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Global Public Health – realising the potential of a global collaborative network

11 November 2021

The Global Public Health strand of the Elizabeth Blackwell Institute multidisciplinary research initiative was established specifically in response to the challenges of understanding and managing health problems in a globally connected world. The ease of cross-border and cross-continental movement of people and commodities means that infectious diseases can quickly establish themselves in regions far from their point of origin, with enormous effects on populations worldwide. Here we explain the potential for a global collaborative network.

There is a need to understand the changing global health landscape due to the social and economic effects of globalisation. Rising incomes in poorer countries open up new markets for multinational corporations - unhealthy western commodities such as high sugar foodstuffs and tobacco, perceived as emblematic of affluence, contribute to population health problems globally, such as  obesity and cardiovascular disease. Meanwhile the demands of global trade, the consequences of climate change, and the effects of population pressure affect ecological systems, alter food production priorities and reduce biodiversity, often with negative health consequences.

These factors, along with other public health problems caused by increases in migration, urbanisation, climate change and world-wide instability, call for interdisciplinary strategies which can tackle the many issues of public health that need to be addressed in a global context. Hence the strand aims to include departments and schools without a primary focus on health and healthcare - such as law, sociology, anthropology, education and others - in recognition of the role they might play in developing interdisciplinary global health research collaborations.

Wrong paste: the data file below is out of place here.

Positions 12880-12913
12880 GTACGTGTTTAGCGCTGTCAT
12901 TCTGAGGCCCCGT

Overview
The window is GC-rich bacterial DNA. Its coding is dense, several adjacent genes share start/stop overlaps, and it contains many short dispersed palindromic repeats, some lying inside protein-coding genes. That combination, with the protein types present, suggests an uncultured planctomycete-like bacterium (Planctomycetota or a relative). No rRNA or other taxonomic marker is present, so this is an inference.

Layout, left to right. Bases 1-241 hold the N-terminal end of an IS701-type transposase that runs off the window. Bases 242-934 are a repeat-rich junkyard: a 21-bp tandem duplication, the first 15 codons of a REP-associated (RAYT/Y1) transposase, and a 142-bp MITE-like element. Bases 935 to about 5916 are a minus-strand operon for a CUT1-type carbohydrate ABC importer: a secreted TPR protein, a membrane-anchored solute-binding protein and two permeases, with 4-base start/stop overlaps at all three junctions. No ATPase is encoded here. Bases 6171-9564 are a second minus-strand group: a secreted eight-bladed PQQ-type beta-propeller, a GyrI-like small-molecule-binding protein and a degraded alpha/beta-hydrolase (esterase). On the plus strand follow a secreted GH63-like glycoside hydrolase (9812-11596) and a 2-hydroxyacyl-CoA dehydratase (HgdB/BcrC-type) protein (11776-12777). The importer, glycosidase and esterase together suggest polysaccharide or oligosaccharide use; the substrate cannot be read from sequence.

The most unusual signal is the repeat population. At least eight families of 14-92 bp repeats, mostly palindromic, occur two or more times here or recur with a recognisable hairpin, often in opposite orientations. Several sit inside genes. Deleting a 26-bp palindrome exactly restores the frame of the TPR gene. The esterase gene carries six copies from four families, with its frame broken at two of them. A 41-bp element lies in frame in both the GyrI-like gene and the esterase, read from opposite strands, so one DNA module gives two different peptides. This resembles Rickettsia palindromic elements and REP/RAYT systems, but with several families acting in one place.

Launch successes

In early 2020, the strand, co-led by Professor Helen Lambert of the Bristol Medical School, and Professor Keith Syrett from the Bristol School of Law, kicked things off with a launch meeting to set the agenda for what was hopefully to come. “The meeting was fantastic,” said Professor Lambert, “it drew people from many different departments, faculties and centres across the University, many of whom hadn’t met before. I’ve been working in what we’re now calling Global Public Health for years - so I felt I pretty much knew everybody - but I found so many new people, and it was a really positive and engaging experience."